Allan Power has been diving in the waters of Espiritu Santo for over 35 years. Located in the main town of the island, Luganville, his dive centre, Allan Power Diving, and its staff are known as the ‘Caretakers of the Coolidge’. The staff of the dive shop regularly take part in the cleaning and restoration of the vessel. Diving on the Coolidge is conducted from either the shore, where you can descend down the gently sloping reef to the wreck, or from their purpose built aluminium dive boat, ‘The Lady’ that holds up to 14 divers. Typical group sizes are 2-4 divers with a guide, and there are never more than 5 divers to a guide. Personal guides can be hired. Due to depths often reached on the Coolidge, it is recommended that divers do no more than two dives a day. Dives on the Coolidge are mostly begun from the shore where a dedicated ‘gearing up’ area has been established by the dive shop. Dives at Million Dollar Point are likewise mostly done from the shore, while reef dives are by boat. The typical dive day will begin with an 0800 pick up before the first dive of the day. Tea, coffee and cakes are provided for post dive snacking at Allan’s house! Divers then head back to their hotels for lunch before being collected at 1400 for the afternoon dive. Nitrox is available.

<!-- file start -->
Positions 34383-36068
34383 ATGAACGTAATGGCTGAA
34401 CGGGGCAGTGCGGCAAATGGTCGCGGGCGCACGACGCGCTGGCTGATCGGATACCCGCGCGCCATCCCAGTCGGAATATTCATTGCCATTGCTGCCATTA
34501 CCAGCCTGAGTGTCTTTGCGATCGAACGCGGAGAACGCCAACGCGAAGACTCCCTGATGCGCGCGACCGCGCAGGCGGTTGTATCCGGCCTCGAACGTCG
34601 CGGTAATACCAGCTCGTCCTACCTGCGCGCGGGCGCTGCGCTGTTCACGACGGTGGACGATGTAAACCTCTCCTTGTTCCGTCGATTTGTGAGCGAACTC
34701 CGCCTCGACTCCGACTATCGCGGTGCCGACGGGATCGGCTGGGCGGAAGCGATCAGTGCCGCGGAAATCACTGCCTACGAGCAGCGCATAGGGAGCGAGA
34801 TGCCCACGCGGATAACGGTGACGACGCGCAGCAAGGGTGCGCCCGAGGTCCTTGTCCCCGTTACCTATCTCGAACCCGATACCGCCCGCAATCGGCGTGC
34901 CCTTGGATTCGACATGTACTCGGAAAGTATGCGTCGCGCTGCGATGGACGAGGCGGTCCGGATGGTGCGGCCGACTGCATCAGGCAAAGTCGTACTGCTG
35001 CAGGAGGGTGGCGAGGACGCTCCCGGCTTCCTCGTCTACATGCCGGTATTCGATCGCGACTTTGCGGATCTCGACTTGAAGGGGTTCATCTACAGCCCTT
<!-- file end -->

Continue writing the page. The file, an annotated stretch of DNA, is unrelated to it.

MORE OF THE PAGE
COMBINATIONS: If you are travelling to Vanuatu via Fiji, why not extend your trip to dive with the sharks of Beqa Lagoon, visit Taveuni or Kandavu, or take a Fiji liveaboard cruise? Talk to us about the possibilities.
Price: from about $923 for 7 nights. Includes: airport transfers; 7 nights room and breakfast accommodation on a twin/share basis in an Air-conditioned Room at Hotel Santo; 5 days of diving (2 shore dives daily; dive guide). Boat diving, particularly to more distant dive sites, can also be arranged. Reduction for non-divers. Single Occupancy Supplement: from about $401 for 7 nights.
FLIGHTS: Please contact us.